Derwent Valley, Derbyshire, under creative commons by Duncan Harris. Click pic for link.

Derwent Valley, Derbyshire, under creative commons by Duncan Harris. Click pic for link.

Although just outside the bounds of the Peak District national park, you won’t run short of scenery in and around Matlock. The River Derwent, which winds down from the middle of the park, through Bakewell, Matlock, Belper and Derby before meeting the Trent, has carved out an impressive path through the Derbyshire Dales, and the Matlock area is where you find some of the most dramatic parts. Maybe the best way to approach the town centre is from the South, from Belper direction – you’ll follow the Cromford Canal and the Derwent through a UNESCO World Heritage Site of mills and industrial history (I’m pretty much in love with all that at the moment, you’ll have to forgive me) and then pass into the really dramatic gorge around Matlock Bath – stop here for the Heights of Abraham with its cable car – and into Matlock town centre. If you fancy, you can walk all the way, or you can come from the opposite direction on the Peak Rail.

Matlock and its environs were a collection of unimportant villages until the discovery of thermal springs there at the close of the 17th century. With the industrial revolution just a few years after, and Victorian hydro-tourism, Matlock became the bustling county town of Derbyshire, and remains a busy rural town today. What that essentially means for our intentions is that there’s a pile of charity shops, plenty to look at, and something to eat.

If you arrive in Matlock from Cromford direction, you’ll find an Oxfam Books shop as your first charity shop on Dale Road. You’d be well advised to embrace the non-charity sector as well – although there’s one or two smartly priced antiques shops, we’ve found some excellent bargains in Second Time Around, just over the road from Oxfam, including books, blankets, maps and all sorts. Cross over the river and stop to admire the view towards Riber Castle along the Derwent and once again thank your lucky stars that you can come to such a beautiful part of the world. Chuck a penny in the oddly-coloured water of the wishing well, if you’re very grateful.

At the Crown Square roundabout you’re faced with three variably fruitful options. Turn left for the road to Bakewell, Youlgreave and into the Peaks. Along here you’ll find a handily located Wetherspoon’s for breakfast, the Railway Inn for other liquid refreshment (sadly, they seem not to do the breakfasts any more that we enjoyed on our first visit, watching England embarrass themselves in the Rugby World Cup over a plate of sausage and egg), and the slightly odd, crammed-full Lighthouse charity shop. There’s plenty of bargains in here including small electricals, if you can negotiate the over-stuffed room and inconveniently-placed staff.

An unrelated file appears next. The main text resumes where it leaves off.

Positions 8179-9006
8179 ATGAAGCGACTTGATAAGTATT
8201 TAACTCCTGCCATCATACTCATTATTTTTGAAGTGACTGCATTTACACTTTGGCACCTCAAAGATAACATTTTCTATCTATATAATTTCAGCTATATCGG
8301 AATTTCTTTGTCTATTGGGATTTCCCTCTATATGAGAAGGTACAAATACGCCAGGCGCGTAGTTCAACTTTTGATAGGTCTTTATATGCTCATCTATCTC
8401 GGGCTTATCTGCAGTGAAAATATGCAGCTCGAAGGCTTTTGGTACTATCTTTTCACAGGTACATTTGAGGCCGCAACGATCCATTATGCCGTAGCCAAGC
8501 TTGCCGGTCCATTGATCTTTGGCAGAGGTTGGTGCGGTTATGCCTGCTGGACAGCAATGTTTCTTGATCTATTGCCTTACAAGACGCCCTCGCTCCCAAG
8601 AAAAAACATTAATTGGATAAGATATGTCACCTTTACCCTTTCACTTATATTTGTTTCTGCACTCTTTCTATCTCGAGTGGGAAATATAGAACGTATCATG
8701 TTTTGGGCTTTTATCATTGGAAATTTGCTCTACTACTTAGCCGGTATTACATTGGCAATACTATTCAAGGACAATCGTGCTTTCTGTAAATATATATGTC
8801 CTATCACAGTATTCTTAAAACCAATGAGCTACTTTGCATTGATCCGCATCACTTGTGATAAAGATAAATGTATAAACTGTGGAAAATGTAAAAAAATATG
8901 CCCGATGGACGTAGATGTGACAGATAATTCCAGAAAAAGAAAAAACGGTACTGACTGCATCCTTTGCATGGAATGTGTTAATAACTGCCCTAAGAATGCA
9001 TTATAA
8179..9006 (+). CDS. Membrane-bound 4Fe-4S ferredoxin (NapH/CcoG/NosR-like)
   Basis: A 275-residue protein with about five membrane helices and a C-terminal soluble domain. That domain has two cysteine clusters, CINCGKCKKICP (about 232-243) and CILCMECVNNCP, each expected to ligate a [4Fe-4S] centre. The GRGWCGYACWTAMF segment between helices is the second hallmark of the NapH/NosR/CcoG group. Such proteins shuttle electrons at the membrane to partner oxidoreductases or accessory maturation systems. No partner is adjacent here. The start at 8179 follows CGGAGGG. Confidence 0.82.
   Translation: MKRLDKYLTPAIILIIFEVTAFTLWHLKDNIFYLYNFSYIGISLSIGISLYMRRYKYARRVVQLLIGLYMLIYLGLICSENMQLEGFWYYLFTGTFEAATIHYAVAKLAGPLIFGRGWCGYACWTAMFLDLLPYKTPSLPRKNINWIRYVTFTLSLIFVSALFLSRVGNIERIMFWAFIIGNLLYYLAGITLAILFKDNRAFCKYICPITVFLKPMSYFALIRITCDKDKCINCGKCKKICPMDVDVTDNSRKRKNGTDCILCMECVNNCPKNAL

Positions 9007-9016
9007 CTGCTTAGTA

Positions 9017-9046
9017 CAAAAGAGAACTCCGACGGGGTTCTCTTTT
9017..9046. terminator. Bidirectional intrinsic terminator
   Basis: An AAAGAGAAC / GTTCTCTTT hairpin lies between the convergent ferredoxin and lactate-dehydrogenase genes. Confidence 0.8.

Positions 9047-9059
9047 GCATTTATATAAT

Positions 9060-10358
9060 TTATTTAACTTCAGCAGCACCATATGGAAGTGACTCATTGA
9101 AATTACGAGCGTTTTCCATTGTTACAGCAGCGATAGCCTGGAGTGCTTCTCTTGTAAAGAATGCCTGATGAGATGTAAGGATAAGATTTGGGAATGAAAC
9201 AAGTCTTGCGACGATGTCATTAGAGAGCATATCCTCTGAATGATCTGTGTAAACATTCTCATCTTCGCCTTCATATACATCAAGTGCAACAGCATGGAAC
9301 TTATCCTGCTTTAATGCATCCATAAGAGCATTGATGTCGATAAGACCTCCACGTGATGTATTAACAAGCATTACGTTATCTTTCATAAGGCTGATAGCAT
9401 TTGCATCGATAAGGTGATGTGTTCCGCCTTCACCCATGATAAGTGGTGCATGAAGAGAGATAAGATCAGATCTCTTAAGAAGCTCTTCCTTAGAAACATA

Go straight up the hill from the bridge, on Bank Road, and you’ll find the majority of Matlock’s civic or historic buildings; importantly, you’ll also find Save The Children, British Red Cross and AgeUK, although you may not find much in them. Alternatively, right onto Causeway Lane will take you along the parks by the river and just round the corner to Firs Parade, home to Mind, Sue Ryder and British Heart Foundation. So that’s a fair haul of eight charity shops in a little town which happens to be one of the prettiest I know. As you can see, I’m in a generous mood, but I’ve no doubt we’ll be returning to Matlock any and every time we’re in the area.

Find: Matlock Google Maps
Get there: you’ve many options – walk the Derwent Valley Heritage Trail, catch the Peak Rail steam train, or get the normal train from Derby.
Consume with: I would have said breakfast at the Railway, but there’s plenty of other options, including the ‘spoons.
Visit: plenty round here! Masson MillsHeights of Abraham, Riber Castle
Overall rating: five china face dolls


Filed under 5/5, Derbyshire


Just like a concrete spider by abrinksky, used under Creative Commons. Click pic for link.

Just like a concrete spider by abrinksky, used under Creative Commons. Click pic for link.

My visit to Halesowen was somewhat unusual for me: an edgy, nervous visit, which was nothing to do with the town itself; and stranger still, a solitary excursion. My loyal wedded wife would normally accompany me everywhere and I wouldn’t have it any other way. But the reason we were anywhere near Halesowen at all (hardly a glamorous destination itself) was for an interview for her and that involved me exploring the area and doing plenty of pacing around.

Fortunately, I know how to entertain myself around charity shops, and Halesowen has a whole slew of ’em. These are focused on the (very) 1960s pedestrianised shopping precinct which hardly does justice to Halesowen’s history: at the time of its mention in the Domesday Book Halesowen was larger than Birmingham and was known as Hala until it was gifted to David Owen (not the SDP one) in the twelfth century – hence Halesowen. It grew from a market town to a thriving industrial centre on the outskirts of the Black Country coalfield, being particularly noted as a centre of nail manufacture (not quite as thrilling as Cradley, home of chain-making, just up the road, but still good). It remains very much in post-industrial no-mans-land:  a new bus station development and Asda hardly make up the ground in this bleak, concrete outpost of the West Midlands.